I liked how each chapter of the novel is a bit different: you play with form, and you include things that mix up the structure, like lists and a character's book excerpt. Did you include these things as a way to keep up the momentum of writing the book?

That was something I really feared in writing this book. I had commitment issues. The idea of staying with a small group of people for that long felt suffocating and not that exciting. But I felt like, "That's what a novel is. It's time to put on your big girl pants and write a novel even though it's not that exciting." But then I thought, "Fuck that!" For one, the whole idea of a road novel is momentum and movement. I started thinking about road novels and road movies and Wallace Stegner's belief that movement is the central motif of the American West, that that's the best way to understand the identity of a westerner: to think about movement. And then I thought about sand and sand dunes, and the idea that this landscape is forever changing. It's kind of mythic. When I was growing up, there were a ton of spooky stories about the sand dunes, and how you could get lost in them, because the terrain would shift and you couldn't find your footprints or the horizon would be totally different. That's something out of a fairy tale, like the spooky enchanted woods.

I eventually decided that it'd be okay if I let each chapter and character and movement insist on their own form, style, and language register. I wanted to meet the work where it wanted to be, rather than shoehorn my interest into some sort of fuddy duddy idea of what a Novel with a capital N is. That was a major epiphany for me. One important realization I had that got me to finish this book was that the book could be whatever it decided it was going to be. If one day I sat down at my keyboard and found myself interested in the Mormon exodus, I didn't have to ask what it was doing there, or what it meant. Instead, because I was writing it, the novel had to allow for it. I eventually realized that my aesthetic wasn't going to be cohesive or harmonious, and that it would be okay to have a chapter about mole people, because I said it was okay.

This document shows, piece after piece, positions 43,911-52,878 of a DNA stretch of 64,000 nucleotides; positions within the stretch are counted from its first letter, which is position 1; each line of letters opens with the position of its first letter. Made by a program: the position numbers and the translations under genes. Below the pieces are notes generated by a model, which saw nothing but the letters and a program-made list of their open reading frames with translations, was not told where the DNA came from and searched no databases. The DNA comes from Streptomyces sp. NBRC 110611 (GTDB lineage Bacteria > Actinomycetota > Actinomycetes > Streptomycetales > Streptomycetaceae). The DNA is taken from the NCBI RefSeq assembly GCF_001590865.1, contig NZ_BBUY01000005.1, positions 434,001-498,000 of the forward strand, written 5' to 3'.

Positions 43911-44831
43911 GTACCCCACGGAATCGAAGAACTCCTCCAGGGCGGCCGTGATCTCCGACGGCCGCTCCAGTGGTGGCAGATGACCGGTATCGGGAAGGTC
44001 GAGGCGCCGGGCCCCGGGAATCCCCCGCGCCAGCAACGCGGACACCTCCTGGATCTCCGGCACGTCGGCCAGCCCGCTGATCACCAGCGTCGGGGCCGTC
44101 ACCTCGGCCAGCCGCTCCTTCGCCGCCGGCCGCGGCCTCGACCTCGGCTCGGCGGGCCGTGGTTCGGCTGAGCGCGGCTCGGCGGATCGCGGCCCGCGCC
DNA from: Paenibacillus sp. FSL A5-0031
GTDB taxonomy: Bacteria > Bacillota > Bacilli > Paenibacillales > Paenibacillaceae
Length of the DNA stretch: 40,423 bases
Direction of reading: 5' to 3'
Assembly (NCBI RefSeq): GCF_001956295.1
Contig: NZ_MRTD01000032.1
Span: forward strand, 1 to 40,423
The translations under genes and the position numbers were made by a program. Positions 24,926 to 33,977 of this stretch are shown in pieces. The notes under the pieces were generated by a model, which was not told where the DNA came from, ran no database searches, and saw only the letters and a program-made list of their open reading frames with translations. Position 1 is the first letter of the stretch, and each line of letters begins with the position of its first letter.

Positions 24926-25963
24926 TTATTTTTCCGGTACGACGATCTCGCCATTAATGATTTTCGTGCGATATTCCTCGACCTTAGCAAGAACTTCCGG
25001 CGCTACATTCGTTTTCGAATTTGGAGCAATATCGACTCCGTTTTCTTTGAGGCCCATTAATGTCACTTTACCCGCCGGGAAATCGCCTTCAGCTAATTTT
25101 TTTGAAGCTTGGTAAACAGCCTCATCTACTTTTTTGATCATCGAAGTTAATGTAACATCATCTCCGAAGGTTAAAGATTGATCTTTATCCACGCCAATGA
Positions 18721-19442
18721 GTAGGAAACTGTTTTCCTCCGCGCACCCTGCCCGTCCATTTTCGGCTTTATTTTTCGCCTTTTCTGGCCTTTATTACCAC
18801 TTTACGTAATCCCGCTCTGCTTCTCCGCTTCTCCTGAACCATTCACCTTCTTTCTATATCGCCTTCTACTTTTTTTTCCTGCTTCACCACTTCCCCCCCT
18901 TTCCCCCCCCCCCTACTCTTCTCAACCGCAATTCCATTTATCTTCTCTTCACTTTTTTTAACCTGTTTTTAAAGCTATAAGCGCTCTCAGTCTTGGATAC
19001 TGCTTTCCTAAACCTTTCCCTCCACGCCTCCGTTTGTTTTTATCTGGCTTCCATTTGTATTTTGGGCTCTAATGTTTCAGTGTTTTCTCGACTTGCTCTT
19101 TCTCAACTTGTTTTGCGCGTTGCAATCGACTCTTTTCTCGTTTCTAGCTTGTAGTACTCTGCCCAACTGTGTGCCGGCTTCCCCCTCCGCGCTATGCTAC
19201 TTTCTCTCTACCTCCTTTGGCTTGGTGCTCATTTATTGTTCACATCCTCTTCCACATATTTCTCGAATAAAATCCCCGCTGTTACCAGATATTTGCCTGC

That's the kind of confidence that comes, probably, from building whole worlds in your stories.

Yes. It's exciting, because I wasn't writing anything else while I was working on this. Aside from an essay or a blurb here and there, I was writing only this novel. I don't think I could've done that if I hadn't allowed myself space to experiment and embrace the whims and fantasies on any given morning.